CEA’s chief executive, Phil Clapp, also attended to provide the latest on CineEurope, scheduled for June 24 to 27 in Barcelona, Spain. David Hancock, director, head of film and cinema at IHS Screen Digest, presented an overview of digital and 3D deployment in the morning and his “Alternative Content Update” during the afternoon.

During the morning program, “Technical Updates” were moderated by Steve Perrin, who would later receive the Industry Award for his “Outstanding Achievement in Digital Cinema.” The chief executive officer of U.K. Digital Funding Partnership welcomed key representatives from European Digital Cinema Forum (David Monk), Arts Alliance Media (Rich Phillips), SMPTE International (Richard Welsh) and Cinema Technology magazine (Jim Slater). Keith Pullinger, general manager and director of dcinex U.K., spoke about “Supporting Digital Cinema Systems—Challenges & Opportunities for Independent Exhibitors” before George Eyles, head of worldwide business development and strategic planning at Technicolor Digital Cinema, illuminated “Cost Efficiencies with Digital.” Eyles assembled panelists representing cinema advertising (Rod Wheeler, Unique Digital), exhibition (Gerald C. Buckle, Odeon/UCI Cinemas) and distribution (Richard Aseme, Paramount Pictures International).

“The afternoon was focused on alternative content and audience development/marketing,” Oakley continues. Not only did this programming choice “tie in well to the whole day, bringing another large and relevant area of debate to the event,” but “it also meant we could attract delegates from PR/communications agencies, retail and leisure companies and property developers… Instead of running two separate events, it made complete sense to collaborate with the CEA and their support was invaluable in getting the word out to independent operators particularly across the U.K.. We also worked with UNIC to reach out to operators in Europe.”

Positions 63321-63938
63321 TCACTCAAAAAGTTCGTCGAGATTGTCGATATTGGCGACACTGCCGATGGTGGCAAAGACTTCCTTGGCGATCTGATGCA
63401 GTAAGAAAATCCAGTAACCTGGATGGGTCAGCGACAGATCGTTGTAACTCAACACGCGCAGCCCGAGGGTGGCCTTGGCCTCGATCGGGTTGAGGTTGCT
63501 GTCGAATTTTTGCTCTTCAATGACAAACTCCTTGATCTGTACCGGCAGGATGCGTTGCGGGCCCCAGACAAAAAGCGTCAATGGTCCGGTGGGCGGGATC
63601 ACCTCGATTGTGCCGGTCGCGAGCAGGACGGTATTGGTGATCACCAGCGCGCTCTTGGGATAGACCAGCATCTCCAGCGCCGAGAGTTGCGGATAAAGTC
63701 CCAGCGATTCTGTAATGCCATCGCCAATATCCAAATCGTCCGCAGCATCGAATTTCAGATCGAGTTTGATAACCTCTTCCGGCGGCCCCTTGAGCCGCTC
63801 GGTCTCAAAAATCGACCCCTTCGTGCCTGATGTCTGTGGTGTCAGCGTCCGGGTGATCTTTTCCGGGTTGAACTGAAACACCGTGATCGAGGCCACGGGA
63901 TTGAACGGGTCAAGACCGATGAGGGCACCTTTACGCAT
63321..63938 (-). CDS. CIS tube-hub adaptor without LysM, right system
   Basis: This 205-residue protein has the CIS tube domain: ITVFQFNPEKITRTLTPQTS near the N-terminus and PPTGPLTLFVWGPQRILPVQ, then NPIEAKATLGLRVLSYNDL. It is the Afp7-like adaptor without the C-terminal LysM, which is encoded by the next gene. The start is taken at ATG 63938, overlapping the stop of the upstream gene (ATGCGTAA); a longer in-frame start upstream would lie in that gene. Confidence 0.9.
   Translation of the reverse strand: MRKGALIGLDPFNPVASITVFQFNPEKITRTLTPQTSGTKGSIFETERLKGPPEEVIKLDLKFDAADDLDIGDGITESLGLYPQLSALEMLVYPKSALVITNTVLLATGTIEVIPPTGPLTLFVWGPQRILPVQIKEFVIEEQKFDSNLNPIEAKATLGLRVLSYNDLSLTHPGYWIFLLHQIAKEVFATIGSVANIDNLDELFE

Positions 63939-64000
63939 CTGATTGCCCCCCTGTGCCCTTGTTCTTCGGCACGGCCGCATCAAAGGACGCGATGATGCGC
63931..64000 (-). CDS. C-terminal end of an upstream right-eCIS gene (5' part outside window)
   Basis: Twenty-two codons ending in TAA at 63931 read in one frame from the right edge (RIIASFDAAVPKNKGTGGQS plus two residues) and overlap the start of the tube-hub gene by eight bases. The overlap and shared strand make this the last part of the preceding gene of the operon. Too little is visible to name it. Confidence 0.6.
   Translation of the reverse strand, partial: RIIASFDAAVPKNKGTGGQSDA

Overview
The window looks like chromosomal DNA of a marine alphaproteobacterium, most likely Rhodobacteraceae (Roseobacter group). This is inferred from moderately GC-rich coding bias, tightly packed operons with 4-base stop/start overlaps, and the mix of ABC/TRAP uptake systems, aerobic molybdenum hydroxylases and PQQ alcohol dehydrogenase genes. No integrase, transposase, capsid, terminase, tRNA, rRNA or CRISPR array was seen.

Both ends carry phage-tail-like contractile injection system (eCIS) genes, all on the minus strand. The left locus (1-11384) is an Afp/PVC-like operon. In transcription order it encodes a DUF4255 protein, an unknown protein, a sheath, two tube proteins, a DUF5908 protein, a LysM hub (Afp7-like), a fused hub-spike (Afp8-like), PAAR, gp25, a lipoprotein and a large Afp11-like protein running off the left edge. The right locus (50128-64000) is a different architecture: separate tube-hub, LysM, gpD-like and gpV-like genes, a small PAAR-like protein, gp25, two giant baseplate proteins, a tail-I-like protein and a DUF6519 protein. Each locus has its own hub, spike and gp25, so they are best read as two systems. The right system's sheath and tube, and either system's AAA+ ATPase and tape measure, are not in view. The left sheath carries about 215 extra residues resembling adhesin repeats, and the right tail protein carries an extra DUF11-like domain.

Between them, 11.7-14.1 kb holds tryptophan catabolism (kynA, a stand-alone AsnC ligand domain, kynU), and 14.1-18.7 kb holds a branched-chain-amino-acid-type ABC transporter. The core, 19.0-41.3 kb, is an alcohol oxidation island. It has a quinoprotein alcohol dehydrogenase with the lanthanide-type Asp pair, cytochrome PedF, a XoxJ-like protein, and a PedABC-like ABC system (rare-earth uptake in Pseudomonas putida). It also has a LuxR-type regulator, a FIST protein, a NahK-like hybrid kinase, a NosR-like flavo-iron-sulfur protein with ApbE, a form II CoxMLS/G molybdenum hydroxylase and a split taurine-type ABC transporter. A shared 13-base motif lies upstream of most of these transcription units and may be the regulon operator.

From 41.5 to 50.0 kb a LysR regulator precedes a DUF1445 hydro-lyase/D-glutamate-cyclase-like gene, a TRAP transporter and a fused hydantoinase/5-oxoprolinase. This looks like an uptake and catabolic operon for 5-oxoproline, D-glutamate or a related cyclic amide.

That European reach was part of the motivation to hold the conference now, Oakley addresses our question about its relevance, as the rollout is well into its final phase. “As digital conversion across Europe in some territories reaches its conclusion,” she explains, “there are still countries who are further behind in this journey and could learn from knowledgeable speakers and panel sessions we put together. Even though almost 95% of cinema screens in the U.K. are digital, we still felt strongly there were lots of questions to be answered and topics to be debated which would be invaluable and of great interest to all that attended.”